We’ve started to see examples of virtual reality empathy applied in other industries. Several news outlet apps invite the viewer to virtually immerse themselves in a news story: the Paris attack vigil, a battle with Iraqi forces and ISIS, a solitary confinement cell, or standing helpless as a patient goes into diabetic shock. Done well, this technology creates a new way to gain a powerful empathetic response from viewers. Now imagine using this virtual reality empathy experience to begin your research and development (R&D) process for a new healthcare product. Presently, virtual reality empathy experiences for the healthcare sector are publicly accessible, e.g. what it’s like to have dementia, schizophrenia, or a migraine. Your team could refer back to this experience and customize it to sub user groups. A robust virtual reality empathy tool or lab would be necessary for this to benefit an entire R&D process and multiple products.

    The virtual reality empathy design lab: become your target user

    Let’s imagine what this lab might look like. There could be a library of virtual reality experiences of different target users from which you could pull. Or, imagine walking into a room in which you could custom design the target user. For both of these experiences you could virtually “become” the target user avatar. Within seconds you could “become” an aging woman with arthritis and asthma or a teenager with diabetes and low vision. Could this help your R&D team keep the user top of mind? Or even better, emotionally hook you and the team to the target user needs as product design, packaging, and marketing strategy decisions are made?

    Virtual reality empathy in UX research

    While these initiatives continue to be explored, we are helping clients gain empathy for their users through VR. We recently wrote about our VR ethnography in Mexico and our experimentation with VR imagery. We are interested in pushing the limits of this method. An example where we see the benefits of this application is in-home VR recording and streaming. Instead of flipping through a PowerPoint with pictures at the end of a study, product teams can virtually immerse themselves into a patient’s home while the patient shows and describes to researchers the impact of the challenges they encounter on a daily basis. Product teams can feel as though they are sitting next to patients as they tear up in happiness describing how the product has saved their life. No picture in a report or video clip could offer this level of immersion or empathy. We can also see applications to experiencing a patient journey in a hospital. Product designers can experience the patient journey first hand, e.g. from stretcher to operating room to discharge. You’d feel just like the researcher and be able to observe patients when they experience pain, confusion, fear, or sadness.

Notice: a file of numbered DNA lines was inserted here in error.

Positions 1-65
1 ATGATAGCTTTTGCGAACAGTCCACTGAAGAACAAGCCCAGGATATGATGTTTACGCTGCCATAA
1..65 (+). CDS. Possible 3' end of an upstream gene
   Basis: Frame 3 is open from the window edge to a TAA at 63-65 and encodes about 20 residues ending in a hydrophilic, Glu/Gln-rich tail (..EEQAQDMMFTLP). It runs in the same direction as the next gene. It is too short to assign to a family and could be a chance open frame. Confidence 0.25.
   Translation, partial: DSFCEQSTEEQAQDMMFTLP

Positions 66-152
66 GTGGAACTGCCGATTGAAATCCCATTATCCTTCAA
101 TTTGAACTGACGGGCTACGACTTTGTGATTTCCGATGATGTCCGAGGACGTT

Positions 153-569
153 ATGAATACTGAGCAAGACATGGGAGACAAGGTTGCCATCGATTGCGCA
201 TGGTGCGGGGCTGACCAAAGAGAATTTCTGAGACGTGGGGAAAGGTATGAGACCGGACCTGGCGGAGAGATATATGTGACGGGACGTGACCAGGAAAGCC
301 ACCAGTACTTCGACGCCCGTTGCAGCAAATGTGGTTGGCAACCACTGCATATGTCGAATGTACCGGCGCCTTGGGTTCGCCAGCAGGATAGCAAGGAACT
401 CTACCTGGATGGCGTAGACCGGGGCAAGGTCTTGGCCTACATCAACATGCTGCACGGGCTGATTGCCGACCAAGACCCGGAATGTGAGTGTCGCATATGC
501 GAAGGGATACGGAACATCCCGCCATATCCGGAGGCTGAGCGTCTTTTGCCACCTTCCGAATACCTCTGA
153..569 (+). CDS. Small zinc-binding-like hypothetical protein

Beyond patient empathy and next steps

    In addition to designing best-in-class experiences, there are other benefits VR could offer throughout the R&D process, including team buy-in. Once a C-suite executive, board director, or engineer immerses themselves into a virtual first-hand experience within a patient’s home or a hospital room, investment in next steps or design changes become a discussion instead of persuasion. Some aspects of applying this technology in the healthcare industry are a ways off in terms of feasibility. Patient privacy is also always a concern. However, easy access to simple exploration apps and cardboard VR goggles facilitates easy experimentation and seemingly endless possibilities. It’s even more fun to think what, if anything, we could do with this technology to ultimately enhance the quality of life for patients around the world. Would the ability to “become” your target user be useful for your team? Hope to see you at the global innovation and technology healthcare conference in London in November! Please email to share your thoughts.
    • 10/10/16
    • Technology
    • Connected Consumer
    • Global
    • English

    Report from dmexco: Running to keep up with technology

    This year’s dmexco was attended by more than 50,000 visitors. The breadth of the program at the event highlighted the rapid speed of change in the digital market. From the internet of things to virtual and augmented reality, to data and marketing automation, there was much to debate. Here’s our take on two key discussions.

    Enriching data for better business

    This may not be a new topic, but the discussion has moved on from the role of data, to how organizations use the information they own to be most effective. There was much debate about how companies use their data and combine and enrich it with other sources. The resulting information can help optimize marketing and sales, customer insight and experience, and design new products and services. We’ve been doing this for many years with our clients, augmenting and maximizing their data with our own proprietary primary research such as point-of-sale figures and media measurement. The result can be competitive advantage and market leading positioning.

    Virtual and augmented reality